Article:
CYANOTYPES adopts anticipatory strategies to develop and test a methodological framework that will empower creators to imagine multiple futures, making processes they are involved in today more sustainable, more resilient, and more dynamic.

Organised by a triple loop learning framework, this will include changes in how we “learn how to learn”.

CYANOTYPES brings together a wide variety of organisations, stakeholders, and European networks to address the needs and skills gaps in the Cultural & Creative Industries. Based on innovative multidisciplinary approaches, CYANOTYPES tackles the sector’s potential for innovation and competitiveness, which deals as well with challenges presented by, among others, COVID-19, the digital transition, and the green shift.   

The project title CYANOTYPES references the iron-based photographic process that gave the name to the “blueprint” we know today. Inspired by this key moment of innovation, CYANOTYPES sees in this very practice an exemplary episode from the pre-digital archive of arts-and-technology experimentation that inspires creators to this day. 

CYANOTYPES strategically adopts a triple loop learning framework that combines the effective adoption of existing (and validated) skillsets the co-creative development of new skillsets and a flexible framework to respond to disruptive changes with future skillsets. 

Through the integration of specific and transversal skillsets, CYANOTYPES will provide context-specific points of entry and respond to disruptive elements into the sector with upskilling and reskilling processes for different stakeholder groups leading to change and innovation in CCI education and training.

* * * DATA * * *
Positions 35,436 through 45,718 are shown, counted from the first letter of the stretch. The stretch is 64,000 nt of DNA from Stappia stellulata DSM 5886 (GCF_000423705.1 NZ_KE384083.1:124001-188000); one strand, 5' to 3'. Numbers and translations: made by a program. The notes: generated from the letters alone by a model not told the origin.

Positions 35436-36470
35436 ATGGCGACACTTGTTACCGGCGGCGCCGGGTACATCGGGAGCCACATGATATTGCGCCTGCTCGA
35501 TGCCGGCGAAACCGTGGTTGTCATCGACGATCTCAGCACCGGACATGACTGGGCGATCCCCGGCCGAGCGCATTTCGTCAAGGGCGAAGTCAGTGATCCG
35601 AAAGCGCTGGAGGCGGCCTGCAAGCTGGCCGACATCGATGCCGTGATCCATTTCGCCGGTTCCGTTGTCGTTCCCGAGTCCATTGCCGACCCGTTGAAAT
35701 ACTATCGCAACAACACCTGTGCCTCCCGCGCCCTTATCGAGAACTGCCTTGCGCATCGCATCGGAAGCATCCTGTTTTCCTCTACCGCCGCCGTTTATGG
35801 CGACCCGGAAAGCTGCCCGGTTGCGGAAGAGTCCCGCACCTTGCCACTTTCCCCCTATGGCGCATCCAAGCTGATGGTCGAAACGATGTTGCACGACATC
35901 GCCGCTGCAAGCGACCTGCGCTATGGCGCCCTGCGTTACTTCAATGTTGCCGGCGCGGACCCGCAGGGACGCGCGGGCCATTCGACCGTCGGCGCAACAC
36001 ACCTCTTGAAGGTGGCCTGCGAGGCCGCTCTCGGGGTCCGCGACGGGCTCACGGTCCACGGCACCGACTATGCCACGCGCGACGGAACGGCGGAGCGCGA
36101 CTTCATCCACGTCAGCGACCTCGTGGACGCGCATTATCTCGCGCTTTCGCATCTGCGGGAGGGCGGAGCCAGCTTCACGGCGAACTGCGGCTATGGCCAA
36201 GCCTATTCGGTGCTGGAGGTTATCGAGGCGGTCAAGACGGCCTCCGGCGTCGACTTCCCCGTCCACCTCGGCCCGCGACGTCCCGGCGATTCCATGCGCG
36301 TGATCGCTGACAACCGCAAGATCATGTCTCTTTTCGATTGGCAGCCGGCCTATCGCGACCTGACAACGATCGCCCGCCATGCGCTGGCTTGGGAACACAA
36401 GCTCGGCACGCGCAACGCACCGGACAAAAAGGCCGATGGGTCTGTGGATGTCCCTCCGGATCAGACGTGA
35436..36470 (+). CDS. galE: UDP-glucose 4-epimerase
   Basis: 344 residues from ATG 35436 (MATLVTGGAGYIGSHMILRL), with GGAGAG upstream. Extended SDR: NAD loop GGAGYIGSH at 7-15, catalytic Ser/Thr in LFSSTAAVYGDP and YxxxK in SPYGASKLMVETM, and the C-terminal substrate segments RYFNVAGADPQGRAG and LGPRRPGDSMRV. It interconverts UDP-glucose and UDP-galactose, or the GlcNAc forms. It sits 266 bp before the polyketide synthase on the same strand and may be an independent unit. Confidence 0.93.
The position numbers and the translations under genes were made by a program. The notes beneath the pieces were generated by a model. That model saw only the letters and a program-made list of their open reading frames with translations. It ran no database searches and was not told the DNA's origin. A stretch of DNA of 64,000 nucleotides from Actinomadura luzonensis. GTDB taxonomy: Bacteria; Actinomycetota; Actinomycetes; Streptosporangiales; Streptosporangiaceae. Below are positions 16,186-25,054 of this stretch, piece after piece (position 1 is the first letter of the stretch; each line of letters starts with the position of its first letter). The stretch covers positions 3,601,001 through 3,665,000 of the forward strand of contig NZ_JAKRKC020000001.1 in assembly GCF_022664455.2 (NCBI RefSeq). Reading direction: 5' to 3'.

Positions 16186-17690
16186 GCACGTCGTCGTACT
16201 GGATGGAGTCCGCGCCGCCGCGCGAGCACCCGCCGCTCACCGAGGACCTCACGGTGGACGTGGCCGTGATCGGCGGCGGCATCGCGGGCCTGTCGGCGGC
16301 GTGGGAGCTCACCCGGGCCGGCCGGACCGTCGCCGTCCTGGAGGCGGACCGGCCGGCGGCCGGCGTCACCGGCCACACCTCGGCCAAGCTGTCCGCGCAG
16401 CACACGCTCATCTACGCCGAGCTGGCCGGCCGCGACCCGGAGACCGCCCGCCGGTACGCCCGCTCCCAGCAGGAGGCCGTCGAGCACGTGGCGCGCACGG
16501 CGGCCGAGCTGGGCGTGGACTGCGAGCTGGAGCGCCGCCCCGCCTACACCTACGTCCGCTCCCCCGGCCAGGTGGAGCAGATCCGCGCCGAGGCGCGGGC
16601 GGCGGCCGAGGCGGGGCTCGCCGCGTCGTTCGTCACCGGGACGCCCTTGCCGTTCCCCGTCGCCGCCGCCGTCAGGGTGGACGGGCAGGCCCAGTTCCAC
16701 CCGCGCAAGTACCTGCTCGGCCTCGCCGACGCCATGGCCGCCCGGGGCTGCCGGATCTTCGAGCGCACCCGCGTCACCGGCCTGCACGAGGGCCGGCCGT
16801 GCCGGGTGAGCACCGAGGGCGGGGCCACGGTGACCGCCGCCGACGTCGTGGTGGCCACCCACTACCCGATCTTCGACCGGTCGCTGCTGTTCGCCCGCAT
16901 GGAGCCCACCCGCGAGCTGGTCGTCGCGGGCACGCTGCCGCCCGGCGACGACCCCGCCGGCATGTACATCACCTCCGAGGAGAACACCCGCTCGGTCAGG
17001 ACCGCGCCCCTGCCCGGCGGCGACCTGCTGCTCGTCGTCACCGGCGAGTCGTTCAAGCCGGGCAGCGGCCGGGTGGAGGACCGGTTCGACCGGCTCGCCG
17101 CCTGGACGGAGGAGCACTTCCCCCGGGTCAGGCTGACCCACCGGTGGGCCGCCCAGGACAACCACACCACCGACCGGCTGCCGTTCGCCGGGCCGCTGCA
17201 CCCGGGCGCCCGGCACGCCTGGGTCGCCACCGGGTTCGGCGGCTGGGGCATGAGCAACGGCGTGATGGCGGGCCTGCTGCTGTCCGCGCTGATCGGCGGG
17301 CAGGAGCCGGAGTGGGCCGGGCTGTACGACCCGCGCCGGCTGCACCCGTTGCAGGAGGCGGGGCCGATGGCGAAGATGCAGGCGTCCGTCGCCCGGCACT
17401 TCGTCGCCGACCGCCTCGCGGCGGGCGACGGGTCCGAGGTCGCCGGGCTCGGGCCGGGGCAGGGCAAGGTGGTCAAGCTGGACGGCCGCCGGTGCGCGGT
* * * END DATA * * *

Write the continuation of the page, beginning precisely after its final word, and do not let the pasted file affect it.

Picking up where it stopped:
The project’s intention is to support the co-creation and delivery of a training programme with concrete trans-national skills modules covering the spectrum of diverse qualifications involving VET levels (EQF levels 3 to 5) and tertiary levels (EQF levels 6 to 8), as well as providing inputs for workplace training and microlearning for existing and new occupational profiles.


CYANOTYPES is a member of the Pact for Skills for the CCI ecosystem. 

The European Commission has formulated an ambitious plan for the next five years to define new skill sets for our Cultural Creative Sectors and Industries (CCSI), the PACT 4 SKILLS – CCI PARTNERSHIP 

There is a strong potential in boosting joint action to maximise the impact of skills investment. Skills policies and actions are shared between many players. Companies, workers, education and training providers, national, regional and local authorities, chambers of commerce and employment services are among the ones who contribute to making up- and reskilling a reality. Concerted efforts can bring clarity to individuals and companies throughout the value chain, reduce costs and focus on priorities. 

A strong Social Europe for Just Transitions 

This is why the European Commission is launching a Pact for Skills — a shared engagement and approach to skills development. The Pact is firmly anchored in the principles of the European Pillar of Social Rights and supports the goals of the Green Deal and the digital transformation, as set out in the Commission communication “A strong Social Europe for Just Transitions”. The Pact aims to mobilise and incentivise private and public stakeholders to take concrete action for the upskilling and reskilling of people of working age, and, when relevant, pool efforts in the partnerships. 

This effort is based on the European Skills Agenda which aims to help individuals and businesses develop a wider range of more effective skills. The goal of this European Skills Agenda is not only to up-skill and re-skill European citizens in a framework of lifelong learning, but also to strengthen creative and entrepreneurial competences, to put these newly acquired and much needed skill sets into practice.



CYANOTYPES is a pan-European project, initiated by a consortium of 20 members and 28 associated partners.